Quiet Pop Music

Lush-Laments-for-Lazy-Mammal_72DPI

Håkon Stene
Lush Laments For Lazy Mammal
NORWAY HUBROMUSIC HUBROCD2544P CD (2014)

A different mood from his last release, Etude Begone Badum. That featured works by Lars Petter Hagen, Alvin Lucier, Marko Ciciliani and Michael Pisaro. This one has pieces composed by Gavin Bryars, Apartment House’s Laurence Crane, Christian Wallumrød with two pieces arranged and one composed by Stene himself.

Stene has produced a new-music dinner party classic for today’s exciting world. Utilizing higher production values here than on Etude Begone Badum, he helps you impress your pompous rich friends and secure funds for your latest madcap pop-up restaurant venture. Or vintage emporium. Or live cinema empire. Or just invest in some nice taxidermy. Take it from me; Lush Laments For Lazy Mammal will induce a profound sense of well-being in any listener.

The first track, ‘Prelude for HS’ by Laurence Crane, seems to blend into the following piece; it occurs to me that the instrumentation Stene uses is quite similar, which may be a deliberate influence on his choice of material. This second piece, an attempt at ‘Hi Tremolo’ by Gavin Bryars, is for vibes, marimba and two pianos. The piano here is played by Heloísa Amaral, the vibraphone and marimba by Stene himself. Having listened to Bryars’ original version from his 1981 album Hommages, I’m struggling to see how Stene thought he could improve on it. “Ah yes,” I hear you cry, “but surely the point is not to improve upon an existing recording, merely to bring the work to a new, younger audience?” Damn. You got me there.

Then there is a run of four pieces composed by Laurence Crane; ‘Bobby J’, ‘See Our Lake I’, ‘Riis’ and ‘Holt’. The fifth cut, Stene’s realisation of Crane’s ‘Riis’, soundtracks, in my mind at least, the things to do on a Saturday night in a semi-rural area you’ve just moved to. For example, skateboarding in a churchyard, nocturnal hill-walking, driving your brand new Jaguar aggressively around the country roads at full pelt (overtaking on blind bends and hump-backed bridges, that sort of thing), or perhaps eating an excellent meal of locally sourced game and partaking in a couple of medicinal sherries in that lovely country pub in the next village. While draining your third pint of lively guest ale, you’ll notice the irony in the fact that your local paper carries a front page advert for new housing carrying the slogan “Discover Your Dream Home In An Idyllic Location” strapped over a photograph of a beautiful young family strolling through a sun-dappled clearing with lush woodland in the middle distance – presumably this is the location in question; the very field that’s going to be dug up to build said Dream Homes. But you’ll be so entranced by the magic of ‘Riis’, (and the real ale), that you’ll almost be tempted to buy one off-plan there and then.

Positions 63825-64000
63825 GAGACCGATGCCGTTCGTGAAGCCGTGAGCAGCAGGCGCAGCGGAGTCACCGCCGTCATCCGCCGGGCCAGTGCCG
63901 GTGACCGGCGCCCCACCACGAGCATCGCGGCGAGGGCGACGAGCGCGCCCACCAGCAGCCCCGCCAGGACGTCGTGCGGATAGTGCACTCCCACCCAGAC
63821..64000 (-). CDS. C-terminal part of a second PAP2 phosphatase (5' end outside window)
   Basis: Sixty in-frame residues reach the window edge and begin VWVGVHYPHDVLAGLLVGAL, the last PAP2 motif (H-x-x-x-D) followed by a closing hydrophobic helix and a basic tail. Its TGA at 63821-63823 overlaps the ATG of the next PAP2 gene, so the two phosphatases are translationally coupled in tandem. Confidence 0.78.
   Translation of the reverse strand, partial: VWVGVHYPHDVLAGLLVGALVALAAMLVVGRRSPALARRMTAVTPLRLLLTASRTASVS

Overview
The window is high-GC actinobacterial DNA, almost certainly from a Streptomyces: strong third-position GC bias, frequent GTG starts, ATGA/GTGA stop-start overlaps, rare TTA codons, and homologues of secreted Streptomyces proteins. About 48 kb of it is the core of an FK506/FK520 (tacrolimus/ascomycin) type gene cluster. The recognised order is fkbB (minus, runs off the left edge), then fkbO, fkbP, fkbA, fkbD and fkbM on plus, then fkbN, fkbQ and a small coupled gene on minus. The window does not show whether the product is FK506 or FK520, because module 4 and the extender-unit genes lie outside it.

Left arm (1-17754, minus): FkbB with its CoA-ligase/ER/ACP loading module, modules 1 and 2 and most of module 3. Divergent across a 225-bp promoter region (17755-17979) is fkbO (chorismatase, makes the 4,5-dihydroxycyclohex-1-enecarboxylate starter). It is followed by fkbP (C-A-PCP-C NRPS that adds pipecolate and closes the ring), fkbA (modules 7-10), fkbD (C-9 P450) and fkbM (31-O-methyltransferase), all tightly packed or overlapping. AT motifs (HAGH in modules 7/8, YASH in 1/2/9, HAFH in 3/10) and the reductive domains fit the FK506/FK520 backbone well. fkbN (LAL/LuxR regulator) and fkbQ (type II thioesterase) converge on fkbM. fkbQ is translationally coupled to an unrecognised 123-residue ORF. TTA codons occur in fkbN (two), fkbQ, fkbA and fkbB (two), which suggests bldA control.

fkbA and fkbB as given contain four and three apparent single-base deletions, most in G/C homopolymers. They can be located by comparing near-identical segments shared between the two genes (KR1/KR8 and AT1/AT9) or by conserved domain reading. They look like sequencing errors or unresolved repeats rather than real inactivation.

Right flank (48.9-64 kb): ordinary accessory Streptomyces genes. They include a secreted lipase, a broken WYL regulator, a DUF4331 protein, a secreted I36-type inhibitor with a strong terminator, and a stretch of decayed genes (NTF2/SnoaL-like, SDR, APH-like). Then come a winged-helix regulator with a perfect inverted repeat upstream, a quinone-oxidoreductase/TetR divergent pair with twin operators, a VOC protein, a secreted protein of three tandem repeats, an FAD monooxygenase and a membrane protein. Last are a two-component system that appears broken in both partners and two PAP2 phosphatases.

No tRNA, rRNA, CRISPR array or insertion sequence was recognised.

Bucking the Laurence Crane-heavy trend, ‘Low Genths’ is a composition by the Norwegian jazz pianist Christian Wallumrød. Wallumrød has an extensive back catalogue, making him well-known in Norway, and including a recent release also on Hubro. Wallumrød plays the piano on this recording. ‘Low Genths’ is more abstract and diaphanous as Wallumrød skitters around the keyboard before periodically resolving the tones into authoritative chords – certainly a more abstract approach than most of the rest of this album.

Lush Laments For Lazy Mammal closes with Stene’s final Crane selection: ‘Blue Blue Blue’, a melancholy piano piece performed by Stene. Perhaps it’s a little austere and literal with the necessary repetition the piece demands, but again, this is what should endear it to a wider audience. I feel almost like I’m listening to a strange, quiet form of pop rather than a music from the classical end of the spectrum.

While it’s harsh to use the word “dour” when considering this album as a whole, as I said before; although it is a very accessible route into contemporary composition for the unsuspecting casual listener, I think perhaps it will be seen as a marker pointing Mr Stene toward darker, more challenging territory in his future repertoire, or at least I hope that will turn out to be the case.

Also noted by Steve Hanson here